Lots has been said on this subject already, but I thought I'd chip in anyway. I'm a newbie knitter too and my first project ever was a hat on DPN's so I've just been through the same worries that you express. The first hat turned out a real disaster, but that was mainly because I just fudged it all and was more focused on learning different techniques than actually making a wearable hat. My second project (and to date my only FO, finished it last week) was also a hat on DPN's. It turned out really cute, no problems with ladders between the needles (I pulled the two first and to last stitches on each needle a little tighter), and the lace edge looks good to anyone who hasn't seen the original pattern. (The pattern was Lace-Edged hat, if that's of interest)
I'm now done with the first of a pair of Irish Hiking Wristwarmers and they're looking pretty good. So, from two of three first projects I have already done DPN's, Lace, Cables and mattress stitch, and it all worked out perfectly fine. My point in this is that you shouldn't be afraid of trying out new techniques. You obviously can do a nice and even knit and purl, and that's all you need. Find a pattern that inspires you, then you can worry about the difficulties if it turns out that they really are that difficult (And if you're still worried about knitting in the round, use big needles and yarn so it doesn't take to long)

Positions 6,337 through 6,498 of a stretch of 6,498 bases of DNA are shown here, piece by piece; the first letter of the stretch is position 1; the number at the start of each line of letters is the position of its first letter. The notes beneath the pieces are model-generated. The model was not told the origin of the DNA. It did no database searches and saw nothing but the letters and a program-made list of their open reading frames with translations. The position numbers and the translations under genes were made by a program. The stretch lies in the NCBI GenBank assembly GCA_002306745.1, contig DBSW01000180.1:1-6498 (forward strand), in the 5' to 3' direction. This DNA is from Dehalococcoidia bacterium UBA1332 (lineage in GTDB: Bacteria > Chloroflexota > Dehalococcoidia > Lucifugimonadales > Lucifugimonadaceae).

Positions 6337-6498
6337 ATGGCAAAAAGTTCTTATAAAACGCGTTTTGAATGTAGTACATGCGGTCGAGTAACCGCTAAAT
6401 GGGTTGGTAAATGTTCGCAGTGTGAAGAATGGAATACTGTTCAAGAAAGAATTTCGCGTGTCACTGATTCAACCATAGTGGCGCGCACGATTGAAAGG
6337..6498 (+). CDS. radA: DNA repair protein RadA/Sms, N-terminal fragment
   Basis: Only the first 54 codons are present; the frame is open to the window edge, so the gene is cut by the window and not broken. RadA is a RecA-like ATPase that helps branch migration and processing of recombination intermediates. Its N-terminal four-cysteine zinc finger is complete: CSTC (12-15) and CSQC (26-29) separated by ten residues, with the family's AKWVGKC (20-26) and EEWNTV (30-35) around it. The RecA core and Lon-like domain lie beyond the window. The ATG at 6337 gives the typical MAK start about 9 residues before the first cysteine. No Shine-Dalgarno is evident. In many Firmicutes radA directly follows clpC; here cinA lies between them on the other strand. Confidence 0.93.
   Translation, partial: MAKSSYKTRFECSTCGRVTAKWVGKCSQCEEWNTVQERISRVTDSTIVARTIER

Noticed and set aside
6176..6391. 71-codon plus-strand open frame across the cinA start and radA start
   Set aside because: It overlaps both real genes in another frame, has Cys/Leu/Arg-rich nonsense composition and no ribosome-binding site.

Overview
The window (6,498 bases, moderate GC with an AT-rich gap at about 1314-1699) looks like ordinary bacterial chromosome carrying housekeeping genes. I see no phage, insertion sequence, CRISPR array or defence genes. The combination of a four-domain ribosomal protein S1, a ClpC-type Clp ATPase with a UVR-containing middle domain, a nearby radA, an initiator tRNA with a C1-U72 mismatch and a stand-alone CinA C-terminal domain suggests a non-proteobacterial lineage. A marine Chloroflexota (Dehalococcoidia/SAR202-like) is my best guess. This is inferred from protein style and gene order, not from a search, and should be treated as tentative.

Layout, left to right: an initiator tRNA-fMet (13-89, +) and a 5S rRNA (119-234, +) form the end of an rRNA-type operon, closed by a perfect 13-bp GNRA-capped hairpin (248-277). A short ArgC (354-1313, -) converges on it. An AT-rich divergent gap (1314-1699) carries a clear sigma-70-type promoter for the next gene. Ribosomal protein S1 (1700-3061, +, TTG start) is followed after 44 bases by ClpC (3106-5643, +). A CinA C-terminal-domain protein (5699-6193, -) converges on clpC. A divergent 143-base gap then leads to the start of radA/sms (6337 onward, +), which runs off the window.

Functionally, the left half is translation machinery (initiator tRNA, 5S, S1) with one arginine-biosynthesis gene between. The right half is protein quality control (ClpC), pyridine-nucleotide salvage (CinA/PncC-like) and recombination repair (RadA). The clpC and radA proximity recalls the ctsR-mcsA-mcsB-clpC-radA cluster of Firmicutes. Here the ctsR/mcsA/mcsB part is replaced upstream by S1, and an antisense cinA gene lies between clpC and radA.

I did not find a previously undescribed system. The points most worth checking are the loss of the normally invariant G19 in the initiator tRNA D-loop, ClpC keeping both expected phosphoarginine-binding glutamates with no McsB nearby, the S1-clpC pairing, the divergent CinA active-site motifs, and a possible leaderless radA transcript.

This is very easy to do if you have a basic straight skirt pattern, preferrably without yoke, available (or you can draft one, it's not that hard).
If it has darts in the waist, draw a line from the point of the yoke to the bottom of the skirt, cut, and move the two pieces so that the dart is closed and you get an open "triangle" from the tip of the old dart. Ignore that the open triangle is there, cover it up with paper if it gets confusing. (Here's a link to illustrate this step if it helps ) Also, since it's assymetrical it's probably a good idea to draw out a full pattern piece, not with a "place on fold"-line in the middle like most patterns will have you do. (Just place it on a big piece of paper, draw, turn it over so the pattern fold-line meets the newly drawn fold-line and draw around the pattern piece again) Do the same to both the front and back piece. You now have two whole, dartless pieces. Draw the yoke the way you want it, remember to match up the front and back pieces. Cut, and remember to add seam allowances where you cut.
Now, if you want the bottom piece to be circle skirt-y, you use the same slash-and-spread technique as you used when you closed the waist dart. Draw lines from the yoke seam to the bottom of the skirt, cut and spread out the pieces so they still connect at the top but the bottom is spread out. Do this at several places, you want the "cracks" at the top to be evenly distributed to make the skirt fall smootly. Tape/glue paper to cover the open spaces that have formed, or trace around it on a new piece of paper, and you have your complete pieces. (And another link to illustrate the slash-and-spread. Look at how they make godet-pieces in the drawings, it's the same principle)
I don't know how much experience you have with patterns, so I'm sorry if I was being overly detailed, but I think it's better to be detailed just in case